Outside the living room of Dodson’s apartment is a panorama of this new San Francisco, the collection of skyscrapers that are partly a byproduct of the technology boom and the foreign money pouring into luxury condominium buildings. The Millennium Tower sits across from the Salesforce Tower, which when completed will be the tallest structure in San Francisco.

Dodson is helping to organize a number of the owners of the more than 400 units to demand compensation from the developers, Millennium Partners.

“City officials have said it’s at a critical point right now,” Dodson said of the building. He said the sewage connections to the building may no longer function properly if it continues to sink. And engineers fear that the building’s high-speed elevators may fail if the building tilts farther, he said. He fears that if it continues to tilt, it may become unlivable.

A government agency, the Transbay Joint Powers Authority, that is building a transportation hub next to the Millennium Tower said the sinking and tilt of the building are due “exclusively to the deficient foundation system” of Millennium Tower.

Millennium Partners, after a long period of silence, told reporters this week that while their own removal of groundwater had been responsible for the initial sinking of the building, the subsequent sinking was caused by the digging next door at the transportation hub.

Chris Jeffries, a founding partner of Millennium Partners, blamed the “reckless behavior” of the Transbay Joint Powers Authority.

At the hearings Thursday, city officials were asked why correspondence with the engineers of the Millennium Tower project had disappeared from files. A city official replied that they were not required to keep them.

Hanson Tom, the city’s principal engineer, said that at the time Millennium Tower was being constructed the developers had not agreed to a review by outside experts on the soil conditions or the foundations of the building and that the city had no laws to compel them to conduct these reviews.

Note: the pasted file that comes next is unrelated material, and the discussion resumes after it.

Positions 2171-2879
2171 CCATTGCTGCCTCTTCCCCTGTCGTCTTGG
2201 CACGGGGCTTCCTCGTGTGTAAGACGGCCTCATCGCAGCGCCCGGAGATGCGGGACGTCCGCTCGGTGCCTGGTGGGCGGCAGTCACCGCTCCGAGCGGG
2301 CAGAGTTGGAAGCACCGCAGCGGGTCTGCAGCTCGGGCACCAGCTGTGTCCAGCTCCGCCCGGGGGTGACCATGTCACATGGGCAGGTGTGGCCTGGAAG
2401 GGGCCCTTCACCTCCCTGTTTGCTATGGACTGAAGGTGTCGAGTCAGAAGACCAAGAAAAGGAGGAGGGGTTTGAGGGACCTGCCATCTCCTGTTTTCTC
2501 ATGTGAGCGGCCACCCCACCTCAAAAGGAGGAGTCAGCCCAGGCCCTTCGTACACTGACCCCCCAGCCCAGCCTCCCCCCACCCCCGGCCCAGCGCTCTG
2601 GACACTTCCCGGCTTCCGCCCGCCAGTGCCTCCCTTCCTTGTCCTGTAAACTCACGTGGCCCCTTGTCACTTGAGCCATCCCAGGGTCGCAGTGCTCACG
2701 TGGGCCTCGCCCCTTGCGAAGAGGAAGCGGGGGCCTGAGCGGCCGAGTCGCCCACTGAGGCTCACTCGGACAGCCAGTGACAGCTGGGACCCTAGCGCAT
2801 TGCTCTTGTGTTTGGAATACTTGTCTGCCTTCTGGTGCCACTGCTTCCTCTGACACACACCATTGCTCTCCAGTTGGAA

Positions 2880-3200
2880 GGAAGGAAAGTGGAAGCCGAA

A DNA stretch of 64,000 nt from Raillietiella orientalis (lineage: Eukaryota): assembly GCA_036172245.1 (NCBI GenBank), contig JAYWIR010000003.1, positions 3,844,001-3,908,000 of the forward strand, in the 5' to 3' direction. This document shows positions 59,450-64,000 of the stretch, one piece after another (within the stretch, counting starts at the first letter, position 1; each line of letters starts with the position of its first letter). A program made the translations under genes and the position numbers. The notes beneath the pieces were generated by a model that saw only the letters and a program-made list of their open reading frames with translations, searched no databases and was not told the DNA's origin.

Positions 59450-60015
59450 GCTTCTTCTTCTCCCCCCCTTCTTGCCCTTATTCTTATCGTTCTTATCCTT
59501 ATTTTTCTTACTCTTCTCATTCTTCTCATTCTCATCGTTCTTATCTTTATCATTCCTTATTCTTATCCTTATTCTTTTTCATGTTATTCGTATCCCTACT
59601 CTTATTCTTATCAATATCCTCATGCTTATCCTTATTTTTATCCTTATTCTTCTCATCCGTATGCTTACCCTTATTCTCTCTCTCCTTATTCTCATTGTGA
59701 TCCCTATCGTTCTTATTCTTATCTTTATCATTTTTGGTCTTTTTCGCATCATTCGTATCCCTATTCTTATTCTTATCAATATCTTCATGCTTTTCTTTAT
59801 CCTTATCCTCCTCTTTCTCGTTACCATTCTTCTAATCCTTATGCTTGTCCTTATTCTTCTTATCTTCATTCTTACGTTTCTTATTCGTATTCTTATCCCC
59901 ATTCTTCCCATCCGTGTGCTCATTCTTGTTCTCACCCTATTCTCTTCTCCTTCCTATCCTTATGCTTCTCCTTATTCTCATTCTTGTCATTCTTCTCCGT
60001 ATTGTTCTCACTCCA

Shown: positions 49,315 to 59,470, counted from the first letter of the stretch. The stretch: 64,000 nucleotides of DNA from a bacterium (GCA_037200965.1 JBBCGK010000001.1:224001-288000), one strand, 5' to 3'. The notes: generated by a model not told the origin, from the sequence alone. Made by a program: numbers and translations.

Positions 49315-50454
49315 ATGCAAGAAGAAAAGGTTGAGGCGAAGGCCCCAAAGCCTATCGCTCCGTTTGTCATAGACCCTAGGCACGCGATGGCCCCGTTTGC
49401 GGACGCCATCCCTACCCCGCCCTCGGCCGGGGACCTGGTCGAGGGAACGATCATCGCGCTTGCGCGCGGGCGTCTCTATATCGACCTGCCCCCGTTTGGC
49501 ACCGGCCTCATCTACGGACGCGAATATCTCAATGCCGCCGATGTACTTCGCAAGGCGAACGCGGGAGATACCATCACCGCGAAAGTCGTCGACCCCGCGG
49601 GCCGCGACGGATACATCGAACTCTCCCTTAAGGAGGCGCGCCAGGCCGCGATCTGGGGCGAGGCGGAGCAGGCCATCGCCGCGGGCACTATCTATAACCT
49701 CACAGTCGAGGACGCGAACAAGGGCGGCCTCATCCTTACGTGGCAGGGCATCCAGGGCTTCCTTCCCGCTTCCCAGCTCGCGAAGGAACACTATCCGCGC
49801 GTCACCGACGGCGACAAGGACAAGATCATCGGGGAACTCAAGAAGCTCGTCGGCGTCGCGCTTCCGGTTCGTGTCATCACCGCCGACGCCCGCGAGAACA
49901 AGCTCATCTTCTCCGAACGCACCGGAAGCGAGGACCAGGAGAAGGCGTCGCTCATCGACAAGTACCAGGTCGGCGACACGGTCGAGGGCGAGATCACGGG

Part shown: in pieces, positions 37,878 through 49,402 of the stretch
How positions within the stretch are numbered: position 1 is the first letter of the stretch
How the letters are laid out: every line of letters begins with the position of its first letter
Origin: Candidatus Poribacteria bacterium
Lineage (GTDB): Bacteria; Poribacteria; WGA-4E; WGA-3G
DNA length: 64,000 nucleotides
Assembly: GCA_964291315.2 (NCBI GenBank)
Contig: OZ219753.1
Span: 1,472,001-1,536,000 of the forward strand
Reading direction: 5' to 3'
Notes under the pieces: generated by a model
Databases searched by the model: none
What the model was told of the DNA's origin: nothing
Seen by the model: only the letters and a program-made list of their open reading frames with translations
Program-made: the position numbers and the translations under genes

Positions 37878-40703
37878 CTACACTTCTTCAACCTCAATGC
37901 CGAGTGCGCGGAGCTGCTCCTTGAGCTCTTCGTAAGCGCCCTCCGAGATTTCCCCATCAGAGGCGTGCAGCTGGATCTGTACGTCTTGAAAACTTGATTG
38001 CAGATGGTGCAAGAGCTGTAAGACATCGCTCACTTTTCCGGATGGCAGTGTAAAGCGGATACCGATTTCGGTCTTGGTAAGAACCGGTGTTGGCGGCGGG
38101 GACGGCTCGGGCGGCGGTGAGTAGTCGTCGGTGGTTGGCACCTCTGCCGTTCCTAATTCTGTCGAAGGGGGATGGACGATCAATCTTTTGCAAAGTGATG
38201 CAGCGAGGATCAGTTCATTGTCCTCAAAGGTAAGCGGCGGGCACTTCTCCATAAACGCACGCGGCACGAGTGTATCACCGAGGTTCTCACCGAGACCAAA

The city was not prepared to assess the structural integrity of the Millennium Tower because it was one of the first skyscrapers erected in the business district, officials said.

“We didn’t have anything in place from a regulatory perspective on how to deal with buildings of this nature,” said Ronald Tom, the deputy director of the city’s Department of Building Inspection.

The city now relies on outside experts to verify the structural integrity of proposed skyscrapers because they do not have the technology to verify the computer models used by developers.

But the hearing Thursday did not clarify why city officials had declared the building safe for occupancy despite the problems with the foundation. Aaron Peskin, the San Francisco supervisor who called Thursday’s hearing, said the inquiry would continue in the coming weeks.

The tilting tower has produced introspection among engineers in part because when the building was completed the developers received at least nine awards for “excellence in structural engineering,” among other citations.

Dodson’s wife, Pat, said one of the possible solutions proposed by an engineer whom homeowners have consulted is to lessen the weight of the building by lopping off the top 20 floors.

Today, the only beneficiaries of the Millennium Tower appear to be the armies of lawyers mobilizing for what is expected to be years of litigation.